Judicial Controls for European Union Legal Powers

2448 words (10 pages) Essay in European Law

06/08/19 European Law Reference this

Last modified: 06/08/19 Author: Law student

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The Treaty on the Functioning of the European Union (TFEU), under Articles 263 and 267, contains two provisions that are judicial controls which ensure the legal powers of the European Union (EU) institutions are being properly exercised.[1] Article 263 TFEU concerns circumstances in which a direct action can be brought against EU institutions by an ordinary individual.[2] Whereas, under Article 267, involves indirect review by the national courts of the Member States through the preliminary review reference. Since the creation of the EU in the 1960s, EU law has had a profound effect on each Member States and citizens and these controls provide an opportunity to review the legality of an EU. However, the access that EU citizens have to justice may be viewed as limited under Articles 263 and 267 of the TFEU. This essay will examine each of these articles, which are in relation to the judicial review and preliminary review procedure, with special reference to whether there is a limited individual access.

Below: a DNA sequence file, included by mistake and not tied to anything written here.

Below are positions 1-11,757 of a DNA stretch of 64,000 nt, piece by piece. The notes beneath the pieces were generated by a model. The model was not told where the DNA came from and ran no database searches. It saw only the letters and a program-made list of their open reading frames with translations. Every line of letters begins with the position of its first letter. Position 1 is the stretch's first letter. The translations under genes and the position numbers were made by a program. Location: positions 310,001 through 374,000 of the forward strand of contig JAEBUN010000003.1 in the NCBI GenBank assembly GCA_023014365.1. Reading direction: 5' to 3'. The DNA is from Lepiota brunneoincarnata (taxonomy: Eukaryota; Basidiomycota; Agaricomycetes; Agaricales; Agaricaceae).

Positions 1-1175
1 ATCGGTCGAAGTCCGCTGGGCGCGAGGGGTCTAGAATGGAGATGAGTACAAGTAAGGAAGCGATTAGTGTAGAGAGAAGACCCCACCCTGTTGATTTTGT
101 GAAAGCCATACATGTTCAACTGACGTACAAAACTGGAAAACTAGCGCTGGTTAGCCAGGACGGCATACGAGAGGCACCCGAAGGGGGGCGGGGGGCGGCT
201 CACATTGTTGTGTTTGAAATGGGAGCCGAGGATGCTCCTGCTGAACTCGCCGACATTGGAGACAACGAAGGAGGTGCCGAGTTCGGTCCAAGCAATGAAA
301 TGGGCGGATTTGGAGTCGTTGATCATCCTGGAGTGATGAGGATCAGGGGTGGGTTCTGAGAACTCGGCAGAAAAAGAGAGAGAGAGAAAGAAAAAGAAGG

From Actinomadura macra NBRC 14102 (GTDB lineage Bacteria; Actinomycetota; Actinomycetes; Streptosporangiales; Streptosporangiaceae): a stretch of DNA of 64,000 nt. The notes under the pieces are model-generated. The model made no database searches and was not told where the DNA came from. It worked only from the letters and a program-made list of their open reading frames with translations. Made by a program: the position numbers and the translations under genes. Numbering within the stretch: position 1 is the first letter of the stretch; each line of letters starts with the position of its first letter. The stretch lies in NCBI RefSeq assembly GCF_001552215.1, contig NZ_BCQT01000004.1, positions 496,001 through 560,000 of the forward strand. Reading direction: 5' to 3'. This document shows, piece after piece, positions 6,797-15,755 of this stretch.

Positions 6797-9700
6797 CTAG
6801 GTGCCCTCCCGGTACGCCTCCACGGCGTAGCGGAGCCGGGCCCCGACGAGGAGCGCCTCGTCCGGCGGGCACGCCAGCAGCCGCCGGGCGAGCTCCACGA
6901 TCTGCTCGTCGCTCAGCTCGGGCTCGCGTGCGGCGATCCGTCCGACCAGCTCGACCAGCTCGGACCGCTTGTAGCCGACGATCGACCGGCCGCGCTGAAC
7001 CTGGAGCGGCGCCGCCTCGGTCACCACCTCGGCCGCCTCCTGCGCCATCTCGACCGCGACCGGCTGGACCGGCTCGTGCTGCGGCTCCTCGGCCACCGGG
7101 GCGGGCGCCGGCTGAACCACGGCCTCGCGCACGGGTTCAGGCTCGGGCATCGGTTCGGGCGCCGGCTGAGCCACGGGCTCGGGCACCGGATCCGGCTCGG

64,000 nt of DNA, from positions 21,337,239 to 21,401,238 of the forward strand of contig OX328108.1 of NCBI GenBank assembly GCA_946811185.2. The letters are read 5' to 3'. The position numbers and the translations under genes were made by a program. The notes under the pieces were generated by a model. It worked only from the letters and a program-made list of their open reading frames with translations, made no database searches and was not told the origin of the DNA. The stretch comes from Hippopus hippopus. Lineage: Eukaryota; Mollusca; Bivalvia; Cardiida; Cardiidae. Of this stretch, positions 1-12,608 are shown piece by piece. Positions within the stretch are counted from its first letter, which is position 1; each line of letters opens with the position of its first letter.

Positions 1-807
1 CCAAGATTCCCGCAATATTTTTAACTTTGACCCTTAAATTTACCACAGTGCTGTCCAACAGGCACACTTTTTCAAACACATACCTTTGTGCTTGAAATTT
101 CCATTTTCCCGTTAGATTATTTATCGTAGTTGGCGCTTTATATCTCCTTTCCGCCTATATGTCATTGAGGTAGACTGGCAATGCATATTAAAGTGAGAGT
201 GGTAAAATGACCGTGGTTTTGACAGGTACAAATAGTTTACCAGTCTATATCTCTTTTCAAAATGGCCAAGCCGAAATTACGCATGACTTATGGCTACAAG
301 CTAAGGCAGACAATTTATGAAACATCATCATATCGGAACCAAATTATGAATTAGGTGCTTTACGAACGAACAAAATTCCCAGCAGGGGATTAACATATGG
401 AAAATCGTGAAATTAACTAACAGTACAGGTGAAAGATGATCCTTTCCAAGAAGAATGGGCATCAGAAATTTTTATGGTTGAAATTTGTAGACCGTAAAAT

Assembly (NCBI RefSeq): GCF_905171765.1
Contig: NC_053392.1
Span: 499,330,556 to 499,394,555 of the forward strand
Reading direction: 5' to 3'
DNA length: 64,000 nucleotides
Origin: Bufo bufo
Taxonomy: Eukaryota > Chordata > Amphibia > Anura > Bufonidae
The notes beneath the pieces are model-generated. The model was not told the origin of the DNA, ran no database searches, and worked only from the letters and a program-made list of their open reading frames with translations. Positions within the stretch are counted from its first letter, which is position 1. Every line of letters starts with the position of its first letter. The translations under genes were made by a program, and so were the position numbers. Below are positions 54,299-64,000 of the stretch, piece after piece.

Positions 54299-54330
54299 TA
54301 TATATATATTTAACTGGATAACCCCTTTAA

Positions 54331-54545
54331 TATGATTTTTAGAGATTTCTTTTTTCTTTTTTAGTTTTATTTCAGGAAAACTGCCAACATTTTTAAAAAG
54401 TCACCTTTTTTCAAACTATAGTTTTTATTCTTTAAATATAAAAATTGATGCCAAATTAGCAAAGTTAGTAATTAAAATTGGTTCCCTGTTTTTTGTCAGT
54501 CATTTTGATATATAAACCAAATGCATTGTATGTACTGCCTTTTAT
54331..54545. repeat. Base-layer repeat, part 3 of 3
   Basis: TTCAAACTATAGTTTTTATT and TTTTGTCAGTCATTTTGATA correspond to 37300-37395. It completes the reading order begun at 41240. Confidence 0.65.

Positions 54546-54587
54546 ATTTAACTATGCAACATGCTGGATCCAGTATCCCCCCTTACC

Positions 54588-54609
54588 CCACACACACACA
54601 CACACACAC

European law, according to the precedence principle, has supremacy over national laws of the Member States; if a national law is contradictory to a piece of European law, the binding force is suspended so the EU law prevails and is applied.[3] The principle is not defined in a treaty but has developed from Court of Justice of the European Union (CJEU) in cases such as Costa v Enel [1964].[4] The national law is not repealed but there is a suspension of its binding force in all cases where there is a conflict. This is done to ensure there is uniformity of the application of European law across all Member States. This principle has a profound effect on the judicial system of each Member States but also for all citizens. The access that citizens have to review the legality of European law are contained under Articles 263 and 267 TFEU but the effectiveness may be viewed as restricted due to the nature and protection of European law which ensures that this principle is being adhered to.